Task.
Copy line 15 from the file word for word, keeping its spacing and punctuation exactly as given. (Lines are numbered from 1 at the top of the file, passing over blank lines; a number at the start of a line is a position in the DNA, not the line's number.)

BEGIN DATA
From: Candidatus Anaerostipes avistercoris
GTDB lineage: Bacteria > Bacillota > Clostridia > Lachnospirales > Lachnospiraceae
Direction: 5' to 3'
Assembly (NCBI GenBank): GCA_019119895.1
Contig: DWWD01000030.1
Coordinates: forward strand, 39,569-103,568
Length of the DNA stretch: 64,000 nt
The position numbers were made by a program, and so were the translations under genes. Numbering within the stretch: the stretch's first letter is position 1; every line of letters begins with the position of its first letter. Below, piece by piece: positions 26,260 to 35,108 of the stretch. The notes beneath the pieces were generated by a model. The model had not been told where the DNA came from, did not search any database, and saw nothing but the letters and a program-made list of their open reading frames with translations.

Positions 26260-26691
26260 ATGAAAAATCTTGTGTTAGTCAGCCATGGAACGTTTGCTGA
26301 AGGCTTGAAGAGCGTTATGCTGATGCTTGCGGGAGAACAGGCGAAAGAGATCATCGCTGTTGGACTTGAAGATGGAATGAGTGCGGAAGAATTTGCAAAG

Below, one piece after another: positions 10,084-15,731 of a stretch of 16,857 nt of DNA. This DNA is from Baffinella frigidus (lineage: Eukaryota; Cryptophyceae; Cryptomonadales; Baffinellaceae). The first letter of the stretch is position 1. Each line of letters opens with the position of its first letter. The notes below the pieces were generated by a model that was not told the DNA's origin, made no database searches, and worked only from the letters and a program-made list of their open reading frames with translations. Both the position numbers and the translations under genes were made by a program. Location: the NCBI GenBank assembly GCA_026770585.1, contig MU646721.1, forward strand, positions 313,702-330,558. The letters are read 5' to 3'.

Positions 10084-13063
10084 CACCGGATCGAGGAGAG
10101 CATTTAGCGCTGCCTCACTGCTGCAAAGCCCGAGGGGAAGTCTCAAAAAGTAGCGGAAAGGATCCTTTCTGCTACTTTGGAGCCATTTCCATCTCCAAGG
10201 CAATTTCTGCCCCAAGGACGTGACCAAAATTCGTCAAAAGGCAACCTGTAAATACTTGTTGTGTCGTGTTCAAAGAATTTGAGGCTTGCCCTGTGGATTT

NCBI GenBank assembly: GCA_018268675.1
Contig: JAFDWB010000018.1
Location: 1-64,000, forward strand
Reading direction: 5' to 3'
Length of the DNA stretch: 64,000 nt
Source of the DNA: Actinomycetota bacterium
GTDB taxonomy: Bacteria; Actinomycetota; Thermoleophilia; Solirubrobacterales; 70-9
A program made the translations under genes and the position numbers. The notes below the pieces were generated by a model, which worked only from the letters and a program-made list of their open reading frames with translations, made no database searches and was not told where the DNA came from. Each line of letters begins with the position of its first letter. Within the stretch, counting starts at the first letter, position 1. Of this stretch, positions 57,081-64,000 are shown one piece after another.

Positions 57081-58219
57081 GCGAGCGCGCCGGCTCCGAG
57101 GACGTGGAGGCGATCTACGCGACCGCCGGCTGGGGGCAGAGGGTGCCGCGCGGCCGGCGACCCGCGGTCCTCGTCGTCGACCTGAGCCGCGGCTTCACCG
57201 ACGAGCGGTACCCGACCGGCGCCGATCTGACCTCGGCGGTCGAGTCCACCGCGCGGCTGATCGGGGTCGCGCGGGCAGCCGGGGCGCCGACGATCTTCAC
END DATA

10101 CATTTAGCGCTGCCTCACTGCTGCAAAGCCCGAGGGGAAGTCTCAAAAAGTAGCGGAAAGGATCCTTTCTGCTACTTTGGAGCCATTTCCATCTCCAAGG